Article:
When I am tempted to think that, actually, I am all that, I try to remember to reach for my copy of Fairweather Johnson. Holding it reminds me that follow-ups are fraught with problems, perhaps especially in the Christian life.
Take Peter, who went from champ to chump within a few verses in Matthew 16. One moment he’s Jesus’ Exhibit A in hearing from God (“This was not revealed to you by flesh and blood, but by my Father in heaven”) and the next he’s being accused of having switched teams (“Get behind me, Satan!”).
Maybe this had something to do with Peter getting so full of himself that there wasn’t much room left for God. I have the same tendency. On occasions something deep and profound pops out of my mouth—rarely planned, of course—and people appreciate it. Though I can’t really take the credit, I do, and then feel responsible for topping it the next time. I’m trying to shine when I’d be better shutting up.
When I used to travel and speak on communications for a week in missionary training programs, I’d find it took me twice as long to say something on Friday as it would have on Monday or Tuesday. Because I’d grown to love my own voice so much, I did less self-editing: Andy Butcher, Blowhard.
The follow-up challenge is perhaps most clearly seen in the music world, where the sophomore album syndrome is well known. Cue Fairweather Johnson, follow-up to Hootie & The Blowfish’s chart-busting debut Cracked Rearview Mirror, in the mid-nineties. It sold a mere fraction of the first effort’s ten million-plus units.
Sophomore albums often suck for three reasons:
The first album was typically drawn from material that had been honed and marinated for years. The new one has to be pulled together in a hurry to take advantage of the first’s success, which means out-takes from the debut, or rushed new material. It’s drawing from a puddle, not a well.
The second album has to be recorded while the artist or band is still touring behind the first one, forcing a split focus. The crowd wants to hear the hits, not the unreleased new stuff. There’s not the same time to come aside and be single-minded about the new album.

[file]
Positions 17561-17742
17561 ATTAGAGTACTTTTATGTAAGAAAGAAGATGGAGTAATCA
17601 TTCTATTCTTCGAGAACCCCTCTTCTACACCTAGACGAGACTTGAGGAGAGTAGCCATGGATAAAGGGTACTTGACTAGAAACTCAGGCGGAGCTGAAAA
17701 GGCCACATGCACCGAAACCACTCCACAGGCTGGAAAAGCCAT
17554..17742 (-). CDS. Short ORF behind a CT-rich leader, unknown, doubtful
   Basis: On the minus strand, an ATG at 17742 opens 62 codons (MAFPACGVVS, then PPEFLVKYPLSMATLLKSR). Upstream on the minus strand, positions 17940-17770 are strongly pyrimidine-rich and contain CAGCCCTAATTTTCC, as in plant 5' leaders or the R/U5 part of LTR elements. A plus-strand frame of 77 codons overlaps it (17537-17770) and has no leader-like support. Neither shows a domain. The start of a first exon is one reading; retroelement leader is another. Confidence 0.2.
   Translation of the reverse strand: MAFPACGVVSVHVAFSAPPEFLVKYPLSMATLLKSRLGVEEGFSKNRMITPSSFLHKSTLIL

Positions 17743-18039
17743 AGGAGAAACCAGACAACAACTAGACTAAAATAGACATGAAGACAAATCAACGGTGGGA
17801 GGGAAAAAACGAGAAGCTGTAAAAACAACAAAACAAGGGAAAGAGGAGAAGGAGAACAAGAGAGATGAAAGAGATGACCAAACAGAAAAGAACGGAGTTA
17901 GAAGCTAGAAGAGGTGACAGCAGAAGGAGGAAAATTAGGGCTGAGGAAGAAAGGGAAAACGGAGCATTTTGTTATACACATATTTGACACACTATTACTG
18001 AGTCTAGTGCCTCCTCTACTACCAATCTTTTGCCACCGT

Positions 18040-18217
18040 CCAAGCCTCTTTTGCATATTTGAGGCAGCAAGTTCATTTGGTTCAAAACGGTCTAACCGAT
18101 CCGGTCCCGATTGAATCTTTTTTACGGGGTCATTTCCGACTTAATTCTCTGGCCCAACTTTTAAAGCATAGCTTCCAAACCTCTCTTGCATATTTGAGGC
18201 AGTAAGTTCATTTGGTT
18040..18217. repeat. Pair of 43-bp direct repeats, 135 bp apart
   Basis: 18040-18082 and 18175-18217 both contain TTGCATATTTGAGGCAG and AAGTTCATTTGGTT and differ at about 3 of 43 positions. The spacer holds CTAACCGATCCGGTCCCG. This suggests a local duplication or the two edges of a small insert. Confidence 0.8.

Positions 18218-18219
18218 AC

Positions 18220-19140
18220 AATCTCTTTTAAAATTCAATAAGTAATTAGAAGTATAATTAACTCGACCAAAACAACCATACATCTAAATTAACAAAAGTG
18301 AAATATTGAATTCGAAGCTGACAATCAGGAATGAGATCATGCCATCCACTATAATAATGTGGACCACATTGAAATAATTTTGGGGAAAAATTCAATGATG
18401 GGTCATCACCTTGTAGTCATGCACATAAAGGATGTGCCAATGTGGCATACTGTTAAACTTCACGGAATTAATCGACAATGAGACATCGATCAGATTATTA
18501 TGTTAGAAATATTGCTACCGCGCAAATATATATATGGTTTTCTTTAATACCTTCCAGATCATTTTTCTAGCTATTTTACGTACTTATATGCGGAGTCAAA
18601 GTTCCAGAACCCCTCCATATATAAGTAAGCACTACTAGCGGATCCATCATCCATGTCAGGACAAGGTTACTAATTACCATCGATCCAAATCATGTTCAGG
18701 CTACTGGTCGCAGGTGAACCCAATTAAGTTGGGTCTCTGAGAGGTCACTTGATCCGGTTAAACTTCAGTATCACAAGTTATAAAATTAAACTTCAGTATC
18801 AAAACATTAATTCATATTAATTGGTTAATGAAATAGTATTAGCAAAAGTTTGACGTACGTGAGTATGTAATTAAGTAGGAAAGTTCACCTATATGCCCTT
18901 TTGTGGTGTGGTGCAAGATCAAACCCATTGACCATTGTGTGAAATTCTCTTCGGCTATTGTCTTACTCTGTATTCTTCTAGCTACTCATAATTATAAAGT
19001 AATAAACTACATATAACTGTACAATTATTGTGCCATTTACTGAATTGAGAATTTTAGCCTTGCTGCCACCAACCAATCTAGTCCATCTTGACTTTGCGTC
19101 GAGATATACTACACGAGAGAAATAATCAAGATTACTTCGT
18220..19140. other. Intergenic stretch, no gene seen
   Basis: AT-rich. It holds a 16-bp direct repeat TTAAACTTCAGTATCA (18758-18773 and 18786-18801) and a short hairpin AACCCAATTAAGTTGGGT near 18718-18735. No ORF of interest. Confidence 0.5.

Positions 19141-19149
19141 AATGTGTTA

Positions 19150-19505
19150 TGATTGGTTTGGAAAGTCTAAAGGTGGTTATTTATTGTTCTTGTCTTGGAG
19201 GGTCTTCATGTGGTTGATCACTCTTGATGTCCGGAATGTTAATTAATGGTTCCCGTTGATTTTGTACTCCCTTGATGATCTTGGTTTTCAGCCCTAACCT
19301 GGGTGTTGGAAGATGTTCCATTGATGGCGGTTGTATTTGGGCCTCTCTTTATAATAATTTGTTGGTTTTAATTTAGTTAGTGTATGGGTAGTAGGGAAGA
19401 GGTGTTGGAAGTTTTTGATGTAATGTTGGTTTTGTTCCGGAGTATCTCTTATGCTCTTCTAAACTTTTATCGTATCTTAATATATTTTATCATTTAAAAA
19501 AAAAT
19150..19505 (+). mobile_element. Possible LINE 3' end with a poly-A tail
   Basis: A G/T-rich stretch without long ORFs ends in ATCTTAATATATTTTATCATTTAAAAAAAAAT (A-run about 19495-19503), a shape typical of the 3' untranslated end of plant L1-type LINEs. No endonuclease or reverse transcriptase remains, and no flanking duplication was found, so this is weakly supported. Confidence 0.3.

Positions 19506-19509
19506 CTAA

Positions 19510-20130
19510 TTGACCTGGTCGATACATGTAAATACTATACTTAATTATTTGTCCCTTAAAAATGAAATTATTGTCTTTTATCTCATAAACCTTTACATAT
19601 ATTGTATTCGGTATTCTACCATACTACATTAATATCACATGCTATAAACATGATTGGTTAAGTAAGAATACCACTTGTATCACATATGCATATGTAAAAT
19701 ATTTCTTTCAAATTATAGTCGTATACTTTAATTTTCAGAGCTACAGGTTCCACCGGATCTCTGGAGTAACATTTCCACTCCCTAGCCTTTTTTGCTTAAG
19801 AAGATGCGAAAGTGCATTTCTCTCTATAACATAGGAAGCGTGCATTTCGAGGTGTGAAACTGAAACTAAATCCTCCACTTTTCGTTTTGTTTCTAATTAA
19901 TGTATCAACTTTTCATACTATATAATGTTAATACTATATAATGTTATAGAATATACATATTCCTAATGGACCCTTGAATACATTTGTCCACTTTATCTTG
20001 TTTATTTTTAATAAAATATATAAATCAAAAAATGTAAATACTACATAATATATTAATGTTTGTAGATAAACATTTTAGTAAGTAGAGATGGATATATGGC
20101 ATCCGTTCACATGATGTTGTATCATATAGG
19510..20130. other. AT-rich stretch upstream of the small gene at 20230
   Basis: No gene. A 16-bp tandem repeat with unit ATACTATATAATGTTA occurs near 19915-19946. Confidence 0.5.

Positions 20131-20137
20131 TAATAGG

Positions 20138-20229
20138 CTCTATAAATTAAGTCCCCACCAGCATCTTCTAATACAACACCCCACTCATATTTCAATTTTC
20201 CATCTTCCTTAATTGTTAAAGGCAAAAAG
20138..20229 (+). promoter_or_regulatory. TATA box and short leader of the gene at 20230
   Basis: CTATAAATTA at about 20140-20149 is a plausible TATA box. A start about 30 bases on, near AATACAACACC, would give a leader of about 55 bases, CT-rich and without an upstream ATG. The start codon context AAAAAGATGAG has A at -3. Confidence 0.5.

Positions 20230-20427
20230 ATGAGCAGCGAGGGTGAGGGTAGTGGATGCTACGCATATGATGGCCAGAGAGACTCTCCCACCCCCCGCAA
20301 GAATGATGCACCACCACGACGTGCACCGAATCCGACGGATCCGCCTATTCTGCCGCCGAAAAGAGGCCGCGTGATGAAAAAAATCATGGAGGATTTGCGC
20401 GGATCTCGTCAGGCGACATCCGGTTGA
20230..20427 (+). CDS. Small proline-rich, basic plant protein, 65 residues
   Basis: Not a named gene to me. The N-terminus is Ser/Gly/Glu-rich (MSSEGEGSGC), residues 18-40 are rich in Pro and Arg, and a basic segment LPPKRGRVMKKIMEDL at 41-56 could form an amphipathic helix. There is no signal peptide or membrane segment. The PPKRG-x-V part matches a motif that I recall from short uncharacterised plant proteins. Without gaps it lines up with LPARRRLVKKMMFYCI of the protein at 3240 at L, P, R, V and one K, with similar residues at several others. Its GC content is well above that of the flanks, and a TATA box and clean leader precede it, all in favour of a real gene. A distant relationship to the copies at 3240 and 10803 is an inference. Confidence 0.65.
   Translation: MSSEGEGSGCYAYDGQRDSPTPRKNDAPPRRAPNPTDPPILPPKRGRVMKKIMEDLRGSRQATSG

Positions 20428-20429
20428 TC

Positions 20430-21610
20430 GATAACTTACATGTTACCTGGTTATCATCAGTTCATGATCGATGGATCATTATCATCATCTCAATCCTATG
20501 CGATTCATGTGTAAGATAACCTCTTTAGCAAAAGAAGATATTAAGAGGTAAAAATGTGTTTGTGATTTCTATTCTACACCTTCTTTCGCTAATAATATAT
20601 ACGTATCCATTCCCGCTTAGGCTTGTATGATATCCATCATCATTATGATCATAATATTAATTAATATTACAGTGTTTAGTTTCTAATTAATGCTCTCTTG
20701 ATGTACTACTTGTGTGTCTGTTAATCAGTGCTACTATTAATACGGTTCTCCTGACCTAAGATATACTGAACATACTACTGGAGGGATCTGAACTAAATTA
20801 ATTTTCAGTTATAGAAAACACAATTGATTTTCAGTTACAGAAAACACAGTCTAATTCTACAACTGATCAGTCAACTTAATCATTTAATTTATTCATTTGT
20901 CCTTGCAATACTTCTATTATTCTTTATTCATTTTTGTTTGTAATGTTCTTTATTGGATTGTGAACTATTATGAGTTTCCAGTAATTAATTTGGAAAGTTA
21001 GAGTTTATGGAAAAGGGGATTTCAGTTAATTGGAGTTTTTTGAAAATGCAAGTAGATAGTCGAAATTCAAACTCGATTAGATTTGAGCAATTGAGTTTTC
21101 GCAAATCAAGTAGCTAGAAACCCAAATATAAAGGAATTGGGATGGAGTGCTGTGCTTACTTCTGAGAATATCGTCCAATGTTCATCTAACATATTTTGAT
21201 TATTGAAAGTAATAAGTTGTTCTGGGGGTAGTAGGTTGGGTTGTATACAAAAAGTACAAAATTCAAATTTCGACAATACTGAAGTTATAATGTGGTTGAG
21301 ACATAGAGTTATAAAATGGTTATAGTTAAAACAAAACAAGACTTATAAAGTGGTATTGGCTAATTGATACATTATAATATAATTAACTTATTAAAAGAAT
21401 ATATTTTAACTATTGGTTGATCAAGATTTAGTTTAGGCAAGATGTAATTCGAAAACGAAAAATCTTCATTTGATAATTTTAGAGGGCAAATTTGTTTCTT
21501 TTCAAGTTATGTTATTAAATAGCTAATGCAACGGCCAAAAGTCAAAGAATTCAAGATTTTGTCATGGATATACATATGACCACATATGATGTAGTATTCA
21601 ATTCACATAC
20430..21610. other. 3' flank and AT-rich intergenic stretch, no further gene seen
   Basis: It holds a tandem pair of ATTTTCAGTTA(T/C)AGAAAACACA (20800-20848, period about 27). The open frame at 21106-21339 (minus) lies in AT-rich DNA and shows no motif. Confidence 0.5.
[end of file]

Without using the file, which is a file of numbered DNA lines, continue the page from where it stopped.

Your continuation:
The huge success of the first recording gives the musicians an exaggerated sense of their own ability or importance. They think they’re as good as their PR people say they are. As a result, they may be less likely to listen to critical input from others.
This kind of thing is all too common in the Christian media world. Someone writes a knockout book, or a great song, and we hang on their every next word as though they have a direct line to God. This creates huge internal and external pressure on them to “top that.” We put people up on a pedestal, and then are shocked—shocked—when they fall off because no one wants to question them, and they become a law unto themselves.
But we also need to be careful in determining what is this “success” we are pursuing?
Fairweather Johnson may have tanked compared to Cracked Rearview Mirror, but I liked it OK. It still charted, and sold a couple of million copies. Bigger is not necessarily better.
There’s a train of thought in some Christian circles that numbers matter because “healthy things grow.” In other words, more people in church=good church. But that analogy is only true to a point. Humans stop growing physically at a certain point—even reverse. But they can continue to be fruitful, in due season, if they know when to be quiet.
Sometimes, after success, we should aim to fallow it, not follow it. Remind me of that if you like this.